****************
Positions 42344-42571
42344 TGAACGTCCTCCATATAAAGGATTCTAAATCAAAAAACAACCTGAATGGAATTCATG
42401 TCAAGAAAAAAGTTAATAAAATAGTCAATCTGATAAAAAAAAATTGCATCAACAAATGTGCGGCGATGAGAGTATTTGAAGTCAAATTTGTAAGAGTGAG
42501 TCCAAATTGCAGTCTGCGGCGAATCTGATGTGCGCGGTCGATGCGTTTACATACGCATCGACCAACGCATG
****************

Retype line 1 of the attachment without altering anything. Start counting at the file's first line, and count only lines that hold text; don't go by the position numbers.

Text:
Positions 42344-42571